Methinks this World is oddly made,
And ev'ry thing's amiss,
A dull presuming Atheist said,
As stretch'd he lay beneath a Shade;
And instanced in this:
Behold, quoth he, that mighty thing,
A Pumpkin, large and round,
Is held but by a little String,
Which upwards cannot make it spring,
Or bear it from the Ground.
Whilst on this Oak, a Fruit so small,
So disproportion'd, grows;
That, who with Sence surveys this All,
This universal Casual Ball,
Its ill Contrivance knows.
My better Judgment wou'd have hung
That Weight upon a Tree,
And left this Mast, thus slightly strung,
'Mongst things which on the Surface sprung,
And small and feeble be.
No more the Caviller cou'd say,
Nor farther Faults descry;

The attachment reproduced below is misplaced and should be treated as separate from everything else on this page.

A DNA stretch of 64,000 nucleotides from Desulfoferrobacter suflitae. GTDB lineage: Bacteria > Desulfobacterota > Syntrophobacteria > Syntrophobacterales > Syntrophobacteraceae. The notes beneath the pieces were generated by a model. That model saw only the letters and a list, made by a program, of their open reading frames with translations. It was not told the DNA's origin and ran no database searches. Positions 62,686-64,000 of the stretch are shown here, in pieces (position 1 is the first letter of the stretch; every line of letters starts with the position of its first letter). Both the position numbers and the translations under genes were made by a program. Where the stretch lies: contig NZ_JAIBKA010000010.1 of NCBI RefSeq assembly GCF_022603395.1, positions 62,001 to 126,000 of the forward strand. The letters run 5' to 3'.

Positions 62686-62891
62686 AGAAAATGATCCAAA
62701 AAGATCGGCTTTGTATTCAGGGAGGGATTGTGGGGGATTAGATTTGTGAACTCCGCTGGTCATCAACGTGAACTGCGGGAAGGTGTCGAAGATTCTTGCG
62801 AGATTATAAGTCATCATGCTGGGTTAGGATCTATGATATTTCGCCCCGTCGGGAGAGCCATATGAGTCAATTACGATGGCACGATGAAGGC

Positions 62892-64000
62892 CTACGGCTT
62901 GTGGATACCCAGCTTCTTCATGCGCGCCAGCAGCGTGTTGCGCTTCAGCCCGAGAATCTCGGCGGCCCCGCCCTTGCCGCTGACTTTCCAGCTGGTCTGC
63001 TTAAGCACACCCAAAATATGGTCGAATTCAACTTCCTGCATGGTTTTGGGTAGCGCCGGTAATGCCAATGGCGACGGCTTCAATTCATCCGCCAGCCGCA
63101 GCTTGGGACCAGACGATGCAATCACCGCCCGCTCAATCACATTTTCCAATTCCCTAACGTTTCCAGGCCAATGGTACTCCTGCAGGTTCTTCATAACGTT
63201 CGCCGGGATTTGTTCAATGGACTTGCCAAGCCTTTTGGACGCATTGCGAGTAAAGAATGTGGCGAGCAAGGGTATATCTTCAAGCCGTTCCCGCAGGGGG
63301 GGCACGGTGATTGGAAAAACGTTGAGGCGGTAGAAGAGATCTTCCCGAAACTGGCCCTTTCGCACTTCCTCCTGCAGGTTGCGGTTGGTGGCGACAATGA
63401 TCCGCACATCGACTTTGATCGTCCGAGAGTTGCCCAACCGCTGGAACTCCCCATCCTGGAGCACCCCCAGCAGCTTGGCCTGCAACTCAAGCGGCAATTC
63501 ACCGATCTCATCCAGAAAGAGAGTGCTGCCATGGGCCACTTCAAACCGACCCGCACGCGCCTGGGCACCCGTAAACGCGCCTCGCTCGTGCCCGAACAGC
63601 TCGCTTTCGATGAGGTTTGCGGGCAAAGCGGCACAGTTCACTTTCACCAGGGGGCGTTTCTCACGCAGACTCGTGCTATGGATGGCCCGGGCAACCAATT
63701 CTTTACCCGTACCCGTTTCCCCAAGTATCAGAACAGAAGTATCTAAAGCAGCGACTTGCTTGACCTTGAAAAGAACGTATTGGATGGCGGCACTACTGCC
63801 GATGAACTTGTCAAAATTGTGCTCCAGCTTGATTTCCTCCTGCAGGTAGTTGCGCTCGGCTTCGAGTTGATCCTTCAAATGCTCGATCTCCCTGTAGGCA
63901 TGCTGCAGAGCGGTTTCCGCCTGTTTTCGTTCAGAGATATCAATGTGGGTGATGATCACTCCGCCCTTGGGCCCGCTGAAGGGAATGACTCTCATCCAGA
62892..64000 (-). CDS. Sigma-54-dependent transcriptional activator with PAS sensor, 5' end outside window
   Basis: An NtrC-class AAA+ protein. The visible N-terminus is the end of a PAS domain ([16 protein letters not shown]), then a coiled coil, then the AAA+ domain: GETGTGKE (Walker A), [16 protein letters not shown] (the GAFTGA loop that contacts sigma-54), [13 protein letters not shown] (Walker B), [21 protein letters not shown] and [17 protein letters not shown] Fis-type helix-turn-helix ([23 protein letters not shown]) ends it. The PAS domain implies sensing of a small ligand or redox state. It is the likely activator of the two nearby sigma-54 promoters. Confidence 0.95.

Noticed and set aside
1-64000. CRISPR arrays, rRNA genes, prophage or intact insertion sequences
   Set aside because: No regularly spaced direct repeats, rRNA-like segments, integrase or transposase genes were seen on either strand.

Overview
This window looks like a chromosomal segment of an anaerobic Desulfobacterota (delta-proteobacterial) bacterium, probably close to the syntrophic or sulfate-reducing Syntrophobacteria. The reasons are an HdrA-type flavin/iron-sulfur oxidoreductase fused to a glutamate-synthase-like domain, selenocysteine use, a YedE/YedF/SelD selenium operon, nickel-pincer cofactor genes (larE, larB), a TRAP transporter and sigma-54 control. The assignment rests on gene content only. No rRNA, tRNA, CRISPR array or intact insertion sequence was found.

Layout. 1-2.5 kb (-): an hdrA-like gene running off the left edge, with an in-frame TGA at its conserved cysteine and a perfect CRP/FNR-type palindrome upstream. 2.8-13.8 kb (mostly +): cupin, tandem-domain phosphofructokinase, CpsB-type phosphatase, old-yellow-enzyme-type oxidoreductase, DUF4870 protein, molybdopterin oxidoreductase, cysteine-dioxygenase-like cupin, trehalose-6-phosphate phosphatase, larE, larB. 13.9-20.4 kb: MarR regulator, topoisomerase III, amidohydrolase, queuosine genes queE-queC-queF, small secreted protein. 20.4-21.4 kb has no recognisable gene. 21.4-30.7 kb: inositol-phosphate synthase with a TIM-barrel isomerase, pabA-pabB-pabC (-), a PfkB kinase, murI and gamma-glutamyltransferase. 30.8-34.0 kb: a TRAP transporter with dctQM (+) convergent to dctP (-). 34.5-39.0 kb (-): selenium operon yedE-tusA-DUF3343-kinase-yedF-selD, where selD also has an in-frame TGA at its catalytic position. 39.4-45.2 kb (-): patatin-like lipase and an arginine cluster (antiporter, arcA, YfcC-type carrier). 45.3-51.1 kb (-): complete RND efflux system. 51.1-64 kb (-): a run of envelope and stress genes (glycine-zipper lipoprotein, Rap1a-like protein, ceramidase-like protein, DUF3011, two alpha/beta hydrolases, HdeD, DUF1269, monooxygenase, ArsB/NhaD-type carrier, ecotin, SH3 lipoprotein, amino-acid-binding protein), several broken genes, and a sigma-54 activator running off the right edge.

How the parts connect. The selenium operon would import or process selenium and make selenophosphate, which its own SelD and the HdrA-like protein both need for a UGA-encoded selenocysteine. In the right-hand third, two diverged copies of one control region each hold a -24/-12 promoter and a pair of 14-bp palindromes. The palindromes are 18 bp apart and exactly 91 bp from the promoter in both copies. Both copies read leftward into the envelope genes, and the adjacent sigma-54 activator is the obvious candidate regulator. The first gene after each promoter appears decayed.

For, as he upwards gazing lay,
An Acorn, loosen'd from the Stay,
Fell down upon his Eye.
Th' offended Part with Tears ran o'er,
As punish'd for the Sin:
Fool! had that Bough a Pumpkin bore,
Thy Whimseys must have work'd no more,
Nor Scull had kept them in.
| Best Poems | Short Poems
Email Poem |
Top Anne Kingsmill Finch Poems
Analysis and Comments on The Atheist And The Acorn
Provide your analysis, explanation, meaning, interpretation, and comments on the poem The Atheist And The Acorn here.
Commenting has been disabled for now.